Should Stem cell research be federally funded

The potential contributions to treatment justify the claim for federal funding in order for stem cell research to achieve this potential. Funding for various specialized areas of stem cell research are required, including embryonic research, since development in one area affects progress in other areas. The difficulty in asserting this position is the lack of tangible treatment results to convince policymakers, legislators and the public to allocate federal funds for research advancement. On the other hand, those who oppose federal funding for stem cell research gravitate towards the argument that stem cell research involves the destruction of embryos, which have the potential for human life. Those who oppose federal funding for stem cell research do not denounce stem cell research in general but only stem cell research on human embryos. In effect, the federal government is participating in the destruction of life by funding stem cell research. With the two arguments grounded on very different belief systems, there appears to be no point of reconciliation for the two sides of the debate. The discussion describes stem cell research, the debate, the quest for federal funding, and political and legal trends, public opinion trends, and recommended solutions to support the response to the question: should stem cell research be federally funded? 2. …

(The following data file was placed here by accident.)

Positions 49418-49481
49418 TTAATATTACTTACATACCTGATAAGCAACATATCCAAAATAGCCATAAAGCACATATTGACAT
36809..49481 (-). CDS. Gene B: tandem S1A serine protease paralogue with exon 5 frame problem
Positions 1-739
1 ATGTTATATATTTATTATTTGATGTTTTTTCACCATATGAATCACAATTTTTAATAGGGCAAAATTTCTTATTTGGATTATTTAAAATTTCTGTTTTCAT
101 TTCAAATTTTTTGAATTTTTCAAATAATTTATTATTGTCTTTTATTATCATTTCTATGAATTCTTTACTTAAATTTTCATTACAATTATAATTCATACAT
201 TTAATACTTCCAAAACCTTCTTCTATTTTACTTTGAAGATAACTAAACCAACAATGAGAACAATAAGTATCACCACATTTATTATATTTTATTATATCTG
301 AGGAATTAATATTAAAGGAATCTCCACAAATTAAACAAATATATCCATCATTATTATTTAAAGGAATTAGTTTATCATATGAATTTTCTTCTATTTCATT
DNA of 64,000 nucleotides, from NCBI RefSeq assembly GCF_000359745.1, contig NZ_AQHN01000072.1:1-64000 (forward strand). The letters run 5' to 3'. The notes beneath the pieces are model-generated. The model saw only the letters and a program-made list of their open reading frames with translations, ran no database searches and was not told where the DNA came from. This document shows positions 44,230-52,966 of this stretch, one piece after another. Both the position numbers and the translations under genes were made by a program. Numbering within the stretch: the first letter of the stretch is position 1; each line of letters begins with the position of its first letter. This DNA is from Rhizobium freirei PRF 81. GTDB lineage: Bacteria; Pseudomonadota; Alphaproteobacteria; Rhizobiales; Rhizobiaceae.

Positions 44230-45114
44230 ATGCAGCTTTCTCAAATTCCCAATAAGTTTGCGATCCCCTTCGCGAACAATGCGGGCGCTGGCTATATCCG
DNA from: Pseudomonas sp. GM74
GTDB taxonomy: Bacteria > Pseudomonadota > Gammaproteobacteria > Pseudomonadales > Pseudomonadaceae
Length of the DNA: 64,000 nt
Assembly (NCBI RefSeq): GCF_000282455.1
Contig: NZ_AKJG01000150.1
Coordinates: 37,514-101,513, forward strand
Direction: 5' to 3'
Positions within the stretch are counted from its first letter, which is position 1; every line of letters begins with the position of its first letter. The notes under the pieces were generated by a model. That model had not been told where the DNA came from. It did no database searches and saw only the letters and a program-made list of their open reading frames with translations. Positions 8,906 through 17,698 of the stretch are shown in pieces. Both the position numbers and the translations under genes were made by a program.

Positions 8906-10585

These stem cells can be found in embryos at the early stage of development, fetal tissue and adult organs. Of these three sources, stem cells are more abundant and easier to isolate from embryos than from other sources, especially adult tissue. Moreover, reengineering stem cell is less feasible if these came from adult organs and more likely in stem cell from embryos. Stem cell research involves isolating and replicating stem cells from embryos and then reengineering stem cells to become any cell type. (“New Limits” 29) As such, progress in stem cell research for the purpose reengineering stem cells to become specific cell types would progress when working with embryonic samples. There are different kinds of stem cells depending on the degree of plasticity or variability in creating cell types. A totipotent stem cell is considered to have the greatest plasticity. A fertilized egg is a totipotent stem cell because it can create all human organs of a living organism. Totipotent stem cells are used in fertility laboratories. During the initial stage of embryonic development, cell divisions lead to totipotent cells. Latter cell divisions give rise to more stem cells that are beginning to give rise to more specific cell types. (Biven 95. Wagner 8) A pluripotent stem cell emerges from the latter stages of cell division. An embryo has two layers, an outer layer that will form into the placenta and an inner layer called embryoblast that will form the human organism. The inner layer needs the outer layer to give rise to an organism. Pluripotent stem cell comprises of the inner layer of the embryo. By isolating the embryoblast, the potential to create an organism is eliminated, which comprises the foundation of ethical opposition to stem cell research.